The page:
Effect of group antenatal care versus individual antenatal care on intermittent preventive treatment of malaria in pregnancy and antenatal care attendance: a cluster-randomized controlled trial in Nigeria and Kenya

Jenipher Angaha (Jhpiego, Kenya) commenced by highlighting the challenge faced by midwives in conducting proper group antenatal care (G-ANC) visits because limited time is allocated to a lot of women who visit the health centres. This spurs a long waiting time for the pregnant women and enormous workload for the nurse leading to a low quality of ANC care that impacts maternal and child health.  This group ANC practice is based on a service delivery model that incorporates a facility-based intervention system requiring a group of 8-12 women visiting the clinic in the early morning periods. This approach is structured such that at ANC, a woman is offered the option to join a cohort of pregnant mothers where she is assigned a group based on gestational age. These groups of women attend meetings in the health facility following a G-ANC framework with specific contents on national guidelines for IPTp recommendations. This pilot study was done to assess the impact of G-ANC on the uptake of malaria in pregnancy interventions such as IPTp with SP and the effective use of insecticide-treated nets (ITNs) for mothers and neonates. Moreover, the project assessed the G-ANC effect on diagnosis of MiP. Selected health facilities in this study had two to three ANC providers with sufficient ANC caseload and updated ANC clinical files. In the intervention and control facilities, service providers were trained on family planning and birth control methods whereas, in the intervention facilities only, G-ANC facilitators had undergone a 5-day training to start enrollment and ANC meetings. More so, monitoring and supervising the intake of SP and stock supplies of the treatment was performed at the intervention facilities by the service providers. The results demonstrated a higher mean number of IPTp doses in the intervention arm as compared to the control arm in Nigeria and Kenya. Furthermore, the analysis of ITN used on previous night at 3 - 6 weeks after birth revealed a significant difference in malaria incidence for infants between the G-ANC and control arm in Nigeria only. In conclusion, G-ANC delivers a higher-quality, high-value care that strengthens engagement with the health system.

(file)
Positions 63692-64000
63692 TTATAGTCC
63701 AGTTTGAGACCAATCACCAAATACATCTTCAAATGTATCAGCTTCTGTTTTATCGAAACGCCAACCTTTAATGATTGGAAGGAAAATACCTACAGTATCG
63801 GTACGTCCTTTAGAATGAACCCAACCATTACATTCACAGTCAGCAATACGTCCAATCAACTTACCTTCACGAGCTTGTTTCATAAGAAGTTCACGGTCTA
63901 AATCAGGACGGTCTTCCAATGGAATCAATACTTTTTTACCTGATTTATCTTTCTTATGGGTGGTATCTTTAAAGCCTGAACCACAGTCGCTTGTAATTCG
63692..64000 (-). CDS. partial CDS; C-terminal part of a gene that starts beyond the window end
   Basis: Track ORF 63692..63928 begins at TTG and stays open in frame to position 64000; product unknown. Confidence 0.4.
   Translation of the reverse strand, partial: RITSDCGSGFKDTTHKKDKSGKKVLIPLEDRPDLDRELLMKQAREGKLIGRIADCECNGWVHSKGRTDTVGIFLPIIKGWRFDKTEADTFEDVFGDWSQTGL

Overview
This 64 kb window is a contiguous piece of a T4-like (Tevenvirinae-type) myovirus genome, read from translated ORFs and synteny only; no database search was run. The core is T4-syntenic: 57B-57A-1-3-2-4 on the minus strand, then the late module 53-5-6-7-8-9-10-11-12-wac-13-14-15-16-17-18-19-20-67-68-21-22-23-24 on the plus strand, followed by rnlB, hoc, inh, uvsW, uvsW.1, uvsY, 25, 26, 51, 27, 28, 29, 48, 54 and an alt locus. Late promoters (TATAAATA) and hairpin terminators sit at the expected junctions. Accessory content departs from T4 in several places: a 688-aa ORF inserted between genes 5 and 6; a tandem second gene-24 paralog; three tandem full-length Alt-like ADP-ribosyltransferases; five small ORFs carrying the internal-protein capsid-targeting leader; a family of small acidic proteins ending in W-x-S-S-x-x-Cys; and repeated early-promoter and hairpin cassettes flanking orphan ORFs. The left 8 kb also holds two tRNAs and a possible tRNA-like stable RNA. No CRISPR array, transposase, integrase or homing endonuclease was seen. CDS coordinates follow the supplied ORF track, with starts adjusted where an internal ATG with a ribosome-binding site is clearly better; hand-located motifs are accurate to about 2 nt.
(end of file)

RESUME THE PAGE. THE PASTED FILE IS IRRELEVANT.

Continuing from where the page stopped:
Closing remarks

Martin Meremikwu congratulated the speakers for the lucid presentation and relevant research work. He opened the stage for questions-and-answers, where the presenters responded to the various questions asked by the audience. Furthermore, Regina Rabinovich congratulated the speakers for the wonderful talks and discussion and thanked the attendees for their participation. Finally, she expressed gratitude to the moderator and announced the next webinar session to be held in November.


This report is brought to you by the MESA Correspondent Nkemngo Francis (Centre for Research in Infectious Diseases - CRID, Yaoundé and University of Buea, Buea, Cameroon). Senior editorial support has been facilitated by Adelaida Sarukhan (Barcelona Institute for Global Health - ISGlobal, Spain).